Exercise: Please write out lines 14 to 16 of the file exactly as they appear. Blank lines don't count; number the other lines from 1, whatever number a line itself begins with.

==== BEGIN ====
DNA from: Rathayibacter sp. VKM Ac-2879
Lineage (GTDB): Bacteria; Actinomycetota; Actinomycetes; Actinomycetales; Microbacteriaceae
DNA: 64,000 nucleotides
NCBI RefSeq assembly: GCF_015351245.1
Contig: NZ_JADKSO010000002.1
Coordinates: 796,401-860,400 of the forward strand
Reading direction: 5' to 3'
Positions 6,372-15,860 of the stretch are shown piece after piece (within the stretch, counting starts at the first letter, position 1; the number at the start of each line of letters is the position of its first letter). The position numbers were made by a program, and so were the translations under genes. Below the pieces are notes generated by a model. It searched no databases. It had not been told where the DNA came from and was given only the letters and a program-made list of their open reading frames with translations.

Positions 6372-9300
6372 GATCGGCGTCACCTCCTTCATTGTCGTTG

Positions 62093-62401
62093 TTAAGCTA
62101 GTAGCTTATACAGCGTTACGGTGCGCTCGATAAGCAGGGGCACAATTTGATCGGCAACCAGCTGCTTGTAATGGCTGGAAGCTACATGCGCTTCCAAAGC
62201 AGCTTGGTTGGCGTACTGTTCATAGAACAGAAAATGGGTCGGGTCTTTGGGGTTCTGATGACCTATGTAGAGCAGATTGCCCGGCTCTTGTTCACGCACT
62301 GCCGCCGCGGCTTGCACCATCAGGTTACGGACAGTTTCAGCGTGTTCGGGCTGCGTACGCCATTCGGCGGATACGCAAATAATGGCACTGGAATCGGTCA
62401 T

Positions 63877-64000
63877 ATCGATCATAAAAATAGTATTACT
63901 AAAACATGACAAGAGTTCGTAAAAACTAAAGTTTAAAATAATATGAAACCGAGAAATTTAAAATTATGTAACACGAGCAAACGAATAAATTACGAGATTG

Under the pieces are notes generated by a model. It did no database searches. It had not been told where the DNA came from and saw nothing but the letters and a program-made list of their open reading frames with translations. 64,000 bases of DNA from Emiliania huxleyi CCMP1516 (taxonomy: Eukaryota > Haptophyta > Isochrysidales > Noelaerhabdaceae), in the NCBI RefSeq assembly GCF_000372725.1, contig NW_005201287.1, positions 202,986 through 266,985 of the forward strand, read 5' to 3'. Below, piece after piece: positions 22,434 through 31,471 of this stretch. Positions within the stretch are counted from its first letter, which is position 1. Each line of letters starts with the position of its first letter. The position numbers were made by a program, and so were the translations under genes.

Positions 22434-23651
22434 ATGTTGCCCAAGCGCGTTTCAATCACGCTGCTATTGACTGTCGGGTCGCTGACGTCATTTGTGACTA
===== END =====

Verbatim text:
62201 AGCTTGGTTGGCGTACTGTTCATAGAACAGAAAATGGGTCGGGTCTTTGGGGTTCTGATGACCTATGTAGAGCAGATTGCCCGGCTCTTGTTCACGCACT
62301 GCCGCCGCGGCTTGCACCATCAGGTTACGGACAGTTTCAGCGTGTTCGGGCTGCGTACGCCATTCGGCGGATACGCAAATAATGGCACTGGAATCGGTCA
62401 T